Positioning of Indian railways for business class travelers in 1996

“While airline co-branded cards have been a worldwide success, imagine the success that could occur if Indian railways issued a co-branded credit card for business travelers. This credit card could allow instant bookings for specially created business coaches. This cardholder could be offered a choice of meals on board the train, which he could pay with his credit card. They could also make calls and send faxes from the train; all charged to their cards. They could relax in specially designed business waiting rooms if this train is delayed and withdraw money from ATMs located at the station. The card would also benefit from medical assistance at stations and would be accompanied by loss of luggage insurance. The possibilities are limitless. And best of all, these facilities could be provided at a cost that could still be more economical than the price of a plane ticket.

On beyond brands

“The Rover Mini in the UK. By the late 1970s, the model had gone through its lifecycle and was marginalized by more advanced versions of small cars perfected by other manufacturers. And then BMW brought in the Rover brand and relaunched it as the BMW Mini Cooper in 2001. While keeping the same values ​​of the original Mini in terms of looks. BMW has also made fundamental changes that have helped increase the value of the brand. While retaining the concept of space optimization. BMW has opted for a small sporty version. The other major benefit was the BMW brand prefix which signified global automotive engineering and had huge premium appeal. Essentially, BMW created a small car that built on the cult following which the original had created, but infused it with the technical prowess and premium appeal that only BMW as a brand could deliver. And the original Mini has been resurrected, but as a premium car that offers a price range comparable to premium sedans from other manufacturers, with the same goofy look and feel as the BMW d he origin not only resurrected the Mini, but made it thrive, making it one of the best-selling cars in recent times. Volkswagen also achieved similar success with the revived cult car, the Volkswagen Beetle.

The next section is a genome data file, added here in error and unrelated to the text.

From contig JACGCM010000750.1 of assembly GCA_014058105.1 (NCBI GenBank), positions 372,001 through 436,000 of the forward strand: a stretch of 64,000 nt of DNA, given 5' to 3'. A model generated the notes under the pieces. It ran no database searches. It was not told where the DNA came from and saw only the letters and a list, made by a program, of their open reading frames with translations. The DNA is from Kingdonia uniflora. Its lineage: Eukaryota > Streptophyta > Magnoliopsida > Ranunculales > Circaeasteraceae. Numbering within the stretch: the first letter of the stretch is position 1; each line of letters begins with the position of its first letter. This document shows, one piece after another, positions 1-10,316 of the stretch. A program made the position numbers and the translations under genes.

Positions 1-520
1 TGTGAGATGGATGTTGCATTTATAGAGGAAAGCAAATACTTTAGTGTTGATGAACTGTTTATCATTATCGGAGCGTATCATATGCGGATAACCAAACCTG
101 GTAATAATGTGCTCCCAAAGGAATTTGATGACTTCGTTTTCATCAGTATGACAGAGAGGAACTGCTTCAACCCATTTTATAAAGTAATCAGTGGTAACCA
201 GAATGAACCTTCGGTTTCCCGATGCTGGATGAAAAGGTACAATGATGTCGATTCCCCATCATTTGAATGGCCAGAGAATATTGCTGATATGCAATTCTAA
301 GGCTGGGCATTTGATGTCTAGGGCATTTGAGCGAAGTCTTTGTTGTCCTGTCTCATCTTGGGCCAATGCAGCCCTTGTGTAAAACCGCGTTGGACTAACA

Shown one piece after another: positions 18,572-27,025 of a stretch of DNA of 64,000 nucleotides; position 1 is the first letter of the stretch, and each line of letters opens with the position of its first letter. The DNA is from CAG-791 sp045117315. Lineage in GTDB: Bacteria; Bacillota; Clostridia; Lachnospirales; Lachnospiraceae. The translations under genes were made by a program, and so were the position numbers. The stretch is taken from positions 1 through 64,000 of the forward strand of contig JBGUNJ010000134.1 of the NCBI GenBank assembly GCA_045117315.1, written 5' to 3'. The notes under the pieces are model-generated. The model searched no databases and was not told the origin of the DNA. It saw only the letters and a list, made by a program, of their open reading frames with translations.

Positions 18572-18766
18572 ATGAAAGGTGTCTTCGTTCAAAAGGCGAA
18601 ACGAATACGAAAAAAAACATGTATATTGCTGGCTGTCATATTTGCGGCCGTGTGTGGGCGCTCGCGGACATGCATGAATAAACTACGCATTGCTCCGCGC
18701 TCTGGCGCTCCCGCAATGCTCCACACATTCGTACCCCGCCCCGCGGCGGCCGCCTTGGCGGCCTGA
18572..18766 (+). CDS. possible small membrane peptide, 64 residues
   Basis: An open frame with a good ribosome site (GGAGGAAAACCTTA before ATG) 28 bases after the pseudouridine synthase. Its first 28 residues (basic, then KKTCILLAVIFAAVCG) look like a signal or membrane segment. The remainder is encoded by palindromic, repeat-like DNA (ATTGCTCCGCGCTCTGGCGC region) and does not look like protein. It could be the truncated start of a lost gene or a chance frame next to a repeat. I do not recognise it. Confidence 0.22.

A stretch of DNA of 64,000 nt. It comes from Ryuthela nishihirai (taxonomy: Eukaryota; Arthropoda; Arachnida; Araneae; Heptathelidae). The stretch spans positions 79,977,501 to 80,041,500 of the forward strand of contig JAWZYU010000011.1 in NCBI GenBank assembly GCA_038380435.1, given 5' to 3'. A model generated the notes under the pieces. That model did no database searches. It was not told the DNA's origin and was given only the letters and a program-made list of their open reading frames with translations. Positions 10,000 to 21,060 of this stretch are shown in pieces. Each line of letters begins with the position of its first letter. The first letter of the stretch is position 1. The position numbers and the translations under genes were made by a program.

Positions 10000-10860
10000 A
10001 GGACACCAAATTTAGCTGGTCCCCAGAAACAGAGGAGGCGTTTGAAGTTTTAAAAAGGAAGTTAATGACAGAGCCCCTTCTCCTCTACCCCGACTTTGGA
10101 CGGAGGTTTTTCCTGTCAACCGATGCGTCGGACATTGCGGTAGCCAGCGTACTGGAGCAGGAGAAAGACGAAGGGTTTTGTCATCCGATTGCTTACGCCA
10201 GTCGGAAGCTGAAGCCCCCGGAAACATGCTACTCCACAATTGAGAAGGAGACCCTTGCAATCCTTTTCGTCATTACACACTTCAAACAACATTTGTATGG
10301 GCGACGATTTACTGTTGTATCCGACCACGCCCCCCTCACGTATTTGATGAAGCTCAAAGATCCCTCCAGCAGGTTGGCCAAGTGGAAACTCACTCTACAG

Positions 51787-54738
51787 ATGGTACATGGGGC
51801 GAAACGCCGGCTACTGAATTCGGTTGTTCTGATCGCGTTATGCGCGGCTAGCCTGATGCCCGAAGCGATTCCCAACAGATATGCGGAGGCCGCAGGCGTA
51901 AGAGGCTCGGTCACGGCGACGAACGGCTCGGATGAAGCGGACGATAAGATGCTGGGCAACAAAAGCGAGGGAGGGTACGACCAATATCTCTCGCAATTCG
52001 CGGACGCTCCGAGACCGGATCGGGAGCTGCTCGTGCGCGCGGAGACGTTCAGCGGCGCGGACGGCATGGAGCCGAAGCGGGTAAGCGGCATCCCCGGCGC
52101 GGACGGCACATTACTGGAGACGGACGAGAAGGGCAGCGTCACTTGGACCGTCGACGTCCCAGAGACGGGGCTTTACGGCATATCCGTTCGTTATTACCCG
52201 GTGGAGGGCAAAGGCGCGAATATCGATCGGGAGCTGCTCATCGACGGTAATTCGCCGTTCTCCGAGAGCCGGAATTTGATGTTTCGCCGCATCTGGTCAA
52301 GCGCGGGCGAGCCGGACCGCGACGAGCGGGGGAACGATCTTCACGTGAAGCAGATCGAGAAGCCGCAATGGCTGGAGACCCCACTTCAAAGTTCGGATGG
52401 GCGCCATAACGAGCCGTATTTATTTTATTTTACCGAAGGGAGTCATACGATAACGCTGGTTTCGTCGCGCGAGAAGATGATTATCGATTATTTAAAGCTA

The book also dwells on business opportunities in social requirements, such as the creation of a bank for seniors. These banks may focus on home deliveries, special services similar to high net worth people, health care coverage, faster customs clearance, bill and money management, value added services like fitness club memberships, etc.

The 132-page book is easy to read and presents historical marketing perspectives through the tumultuous era of digitalization.

(The Book Reviewer is an editor, columnist and author. He writes on defense and strategic affairs and occasionally on other subjects. The opinions expressed are personal and do not reflect the official position or policy of Financial Express Online. )